Everyone has heard that athletics teach young men and women important life lessons like teamwork, working through adversity, leadership, and responsibility. People are not just saying those things; sports produce traits that help in the classroom. For some reason, the dumb jock stereotype has gone hand in hand with sports for several decades, but the research certainly does not support it.

Column: Columnist shares her story with eating disorders

By Madi Brown

*Bagpiper sports editor Madi Brown shares her story. Her parents have read this column. For objective coverage on this issue, check out today’s print issue.

I looked in the mirror and I saw my ribs, I saw the deterioration of my muscles under my skin, and my hair fell out in chunks as I tried to brush it. My body was screaming for help, but I could not see what was wrong with me. In my mind I was the skinniest I had ever been, and it still was not enough.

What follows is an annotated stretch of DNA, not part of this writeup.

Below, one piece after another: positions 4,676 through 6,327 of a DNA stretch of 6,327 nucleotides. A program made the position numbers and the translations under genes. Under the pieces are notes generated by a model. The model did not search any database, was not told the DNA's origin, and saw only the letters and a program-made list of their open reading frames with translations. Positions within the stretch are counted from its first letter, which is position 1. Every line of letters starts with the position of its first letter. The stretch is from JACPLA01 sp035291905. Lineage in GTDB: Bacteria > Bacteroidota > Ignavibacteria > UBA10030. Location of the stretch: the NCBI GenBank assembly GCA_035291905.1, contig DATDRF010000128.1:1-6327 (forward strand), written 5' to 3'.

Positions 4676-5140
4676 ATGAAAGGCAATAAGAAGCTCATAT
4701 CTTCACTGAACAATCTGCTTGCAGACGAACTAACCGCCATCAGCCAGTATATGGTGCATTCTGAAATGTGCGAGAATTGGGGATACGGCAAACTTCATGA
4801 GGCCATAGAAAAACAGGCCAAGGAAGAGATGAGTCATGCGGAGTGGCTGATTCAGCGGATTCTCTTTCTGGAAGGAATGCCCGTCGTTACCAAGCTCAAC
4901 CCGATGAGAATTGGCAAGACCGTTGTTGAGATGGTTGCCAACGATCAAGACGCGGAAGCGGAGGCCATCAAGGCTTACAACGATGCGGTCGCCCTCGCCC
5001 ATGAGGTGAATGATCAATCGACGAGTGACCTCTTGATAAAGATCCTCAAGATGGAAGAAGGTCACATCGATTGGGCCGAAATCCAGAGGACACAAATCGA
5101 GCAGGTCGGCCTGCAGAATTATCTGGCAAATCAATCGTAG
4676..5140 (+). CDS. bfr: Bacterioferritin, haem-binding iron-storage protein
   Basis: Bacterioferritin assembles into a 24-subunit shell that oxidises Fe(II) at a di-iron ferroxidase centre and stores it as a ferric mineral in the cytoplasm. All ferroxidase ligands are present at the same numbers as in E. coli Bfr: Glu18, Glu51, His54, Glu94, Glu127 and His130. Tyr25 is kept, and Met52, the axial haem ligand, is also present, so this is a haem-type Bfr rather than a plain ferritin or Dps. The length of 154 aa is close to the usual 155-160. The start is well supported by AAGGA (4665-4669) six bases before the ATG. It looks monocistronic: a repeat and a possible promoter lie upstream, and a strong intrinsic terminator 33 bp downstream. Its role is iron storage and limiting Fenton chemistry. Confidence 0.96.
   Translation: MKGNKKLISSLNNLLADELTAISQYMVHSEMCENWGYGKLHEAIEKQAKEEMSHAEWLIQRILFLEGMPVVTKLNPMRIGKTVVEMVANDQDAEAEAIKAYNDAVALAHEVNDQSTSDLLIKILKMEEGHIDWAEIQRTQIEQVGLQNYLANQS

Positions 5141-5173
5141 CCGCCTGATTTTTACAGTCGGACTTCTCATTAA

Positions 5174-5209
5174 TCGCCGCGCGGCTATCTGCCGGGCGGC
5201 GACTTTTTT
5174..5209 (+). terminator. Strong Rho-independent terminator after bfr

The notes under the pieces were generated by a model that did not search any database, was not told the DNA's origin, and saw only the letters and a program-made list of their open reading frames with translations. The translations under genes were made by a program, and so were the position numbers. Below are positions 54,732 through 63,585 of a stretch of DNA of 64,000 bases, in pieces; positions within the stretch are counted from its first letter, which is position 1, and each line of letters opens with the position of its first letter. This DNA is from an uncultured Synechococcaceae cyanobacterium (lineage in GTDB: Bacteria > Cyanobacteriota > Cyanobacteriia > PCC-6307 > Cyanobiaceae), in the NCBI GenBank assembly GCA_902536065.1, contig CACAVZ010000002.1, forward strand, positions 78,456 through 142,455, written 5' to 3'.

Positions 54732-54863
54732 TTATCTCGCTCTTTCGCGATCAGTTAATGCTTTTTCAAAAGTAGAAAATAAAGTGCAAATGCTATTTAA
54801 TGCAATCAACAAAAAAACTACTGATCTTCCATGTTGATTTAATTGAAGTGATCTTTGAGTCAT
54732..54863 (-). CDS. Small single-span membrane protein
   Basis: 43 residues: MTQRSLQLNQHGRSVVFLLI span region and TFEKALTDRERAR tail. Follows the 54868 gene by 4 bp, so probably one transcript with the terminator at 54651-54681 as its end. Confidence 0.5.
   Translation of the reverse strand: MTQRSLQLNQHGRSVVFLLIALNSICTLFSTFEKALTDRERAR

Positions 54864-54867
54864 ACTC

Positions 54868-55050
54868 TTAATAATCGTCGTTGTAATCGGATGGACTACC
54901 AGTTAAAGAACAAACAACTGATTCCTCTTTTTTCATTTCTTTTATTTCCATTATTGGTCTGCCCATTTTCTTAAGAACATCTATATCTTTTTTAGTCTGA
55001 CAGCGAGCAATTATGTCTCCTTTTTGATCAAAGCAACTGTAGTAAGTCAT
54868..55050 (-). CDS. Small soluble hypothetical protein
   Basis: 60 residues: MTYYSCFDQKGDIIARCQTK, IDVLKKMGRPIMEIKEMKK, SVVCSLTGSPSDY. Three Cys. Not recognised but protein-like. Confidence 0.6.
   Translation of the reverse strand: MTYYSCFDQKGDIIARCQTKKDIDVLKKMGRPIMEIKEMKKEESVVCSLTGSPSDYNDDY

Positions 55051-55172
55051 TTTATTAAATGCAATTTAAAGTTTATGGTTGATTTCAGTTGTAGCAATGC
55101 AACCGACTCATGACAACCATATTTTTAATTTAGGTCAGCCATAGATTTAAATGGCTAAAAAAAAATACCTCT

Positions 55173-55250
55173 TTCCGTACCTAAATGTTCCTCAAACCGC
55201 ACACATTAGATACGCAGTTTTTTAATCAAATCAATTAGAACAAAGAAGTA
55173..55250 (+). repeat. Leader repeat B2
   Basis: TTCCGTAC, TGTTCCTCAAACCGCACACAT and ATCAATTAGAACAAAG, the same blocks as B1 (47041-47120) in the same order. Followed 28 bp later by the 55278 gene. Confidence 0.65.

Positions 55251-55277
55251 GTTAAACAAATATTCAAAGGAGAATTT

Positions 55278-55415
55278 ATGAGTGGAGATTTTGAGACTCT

There were multiple factors that led to this, but one of the biggest ones was what I witnessed growing up. My mom is beautiful but for the longest time she did not believe it. She watched her mother hate herself because of her weight and because of that, she learned to do the same. I watched my mom talk down to herself my whole life, and it was instilled in me. What my grandmother passed down to my mom, my mom passed down to me. Our problem was never physical. It was mental.

Growing up, I was always more aware of my body, and I never felt comfortable in my own skin. I became obsessed with wanting to be skinny, so I joined sports and tried to keep myself active.